Infant formula products developed specifically for babies with certain disorders are “often the best, and sometimes the only option,” Japanese dairy giant Meiji has claimed.
Tokyo-based Meiji and its Japanese rivals, Morinaga and MegMilk Snow Brand, manufacture a wide range of 'special needs' infant formula products that are “priced, supported and sold in cooperation” with the country’s government.
Among those developed by Meiji are infant formulae specifically for babies that suffer from conditions including cystic fibrosis, heart and kidney disease, and lipid malabsoprtion disease.
Speaking with DairyReporter.com, Richard Walton, R&D manager at Meiji, said that while it and its rivals would never promote 'special needs' products, breast is not necessarily best in 100% of cases.
“…some disorders result in infants not being able to breast feed,” said Walton.
“It is very important to emphasize that the companies that participate in this activity never promote formula over mother’s milk.”
“However, for infants suffering from the specific disorders covered, these special formulas are often these best and sometimes the only option,” he said.
Meiji currently boasts a ‘special needs’ infant formula portfolio of 27 products, which it separates into three categories – registered special formula, unregistered special formula, and marketed products.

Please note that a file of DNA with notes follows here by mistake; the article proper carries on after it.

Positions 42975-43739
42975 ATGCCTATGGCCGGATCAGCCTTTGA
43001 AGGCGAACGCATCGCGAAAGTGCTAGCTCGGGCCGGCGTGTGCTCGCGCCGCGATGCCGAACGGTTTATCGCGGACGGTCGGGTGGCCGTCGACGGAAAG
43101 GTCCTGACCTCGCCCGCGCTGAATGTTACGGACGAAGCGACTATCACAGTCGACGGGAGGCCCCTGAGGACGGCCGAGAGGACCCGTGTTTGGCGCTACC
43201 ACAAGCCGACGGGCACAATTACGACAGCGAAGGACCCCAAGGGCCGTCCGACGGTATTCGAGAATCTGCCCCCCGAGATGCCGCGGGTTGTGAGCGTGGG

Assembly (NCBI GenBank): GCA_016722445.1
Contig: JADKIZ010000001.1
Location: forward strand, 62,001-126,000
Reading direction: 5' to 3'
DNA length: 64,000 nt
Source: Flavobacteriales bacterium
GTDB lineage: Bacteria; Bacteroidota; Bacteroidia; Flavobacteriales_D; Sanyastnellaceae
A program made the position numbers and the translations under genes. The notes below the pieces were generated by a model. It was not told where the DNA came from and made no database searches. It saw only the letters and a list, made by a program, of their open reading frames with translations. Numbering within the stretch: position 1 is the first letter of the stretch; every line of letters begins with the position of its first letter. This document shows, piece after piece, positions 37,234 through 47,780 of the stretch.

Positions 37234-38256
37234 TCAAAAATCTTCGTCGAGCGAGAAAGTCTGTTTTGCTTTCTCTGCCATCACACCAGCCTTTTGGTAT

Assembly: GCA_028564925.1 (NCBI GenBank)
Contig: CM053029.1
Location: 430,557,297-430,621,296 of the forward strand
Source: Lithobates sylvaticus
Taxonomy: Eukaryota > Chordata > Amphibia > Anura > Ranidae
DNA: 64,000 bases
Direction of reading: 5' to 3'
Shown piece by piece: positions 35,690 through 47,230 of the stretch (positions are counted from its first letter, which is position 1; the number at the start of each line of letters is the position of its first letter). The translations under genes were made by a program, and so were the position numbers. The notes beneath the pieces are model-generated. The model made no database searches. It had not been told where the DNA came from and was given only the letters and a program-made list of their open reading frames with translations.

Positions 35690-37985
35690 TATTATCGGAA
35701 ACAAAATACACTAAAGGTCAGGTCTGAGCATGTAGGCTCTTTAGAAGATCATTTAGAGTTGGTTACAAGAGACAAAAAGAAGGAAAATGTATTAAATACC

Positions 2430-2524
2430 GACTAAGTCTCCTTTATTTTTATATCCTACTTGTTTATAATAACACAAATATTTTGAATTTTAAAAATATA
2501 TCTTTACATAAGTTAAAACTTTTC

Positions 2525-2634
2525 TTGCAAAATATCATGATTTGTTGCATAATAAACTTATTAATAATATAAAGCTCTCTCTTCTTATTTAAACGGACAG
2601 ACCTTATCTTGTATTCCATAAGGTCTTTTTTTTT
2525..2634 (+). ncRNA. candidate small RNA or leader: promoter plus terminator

The registered and unregistered products are available for free “only through doctor’s offices”
“They are offered free upon prescription from a pediatrician,” said Walton.
As an example, Meiji manufactures a product to meet the needs of infants suffering with cystic fibrosis.
Health organizations, including the British National Health Service (NHS ), recommend that infants suffering from cystic fibrosis are breastfed, but acknowledge that if a baby is not gaining enough weight “a high-energy formula may be needed.”
Meiji’s solution for infants with cystic fibrosis is a medium chain triglyceride (MCT) amino acid formula, which has been reported to be useful in assisting growth and physiological development.
This product falls into Meiji’s registered special formula category, meaning that the company is “partially compensated by the government” for developing the product. It is, however, “not compensated at all” for the unregistered special formula products it produces for ailments such as lipid malabsorption disease, pediatric intractable epilepsy, and heart and kidney disease.
Meiji's marketed products, which are produced to meet the needs of infants that suffer from afflictions such as lactose intolerance, milk and egg allergies, and intractable diarrhoea, can be found with other standard infant formula products in stores and online in Japan.
Responsibility for "little-used products" is a job shared by Meiji, Morinaga and MegMilk Snow Brand, who Walton said “divide responsibilities.”
“Our lines in this area do not completely overlap,” said Walton.
“On little-used products, the companies divide responsibilities so as not to double or triple development expenses.”
With little or no money to be made from these products, why does Meiji invests time and money in the development of these products?
“Social responsibly,” Walton said simply.
"Obviously, this is very expensive," he said, ”but the companies consider this activity to be an important corporate responsibility, and also important both for how we view ourselves, and our customers view us, as companies.”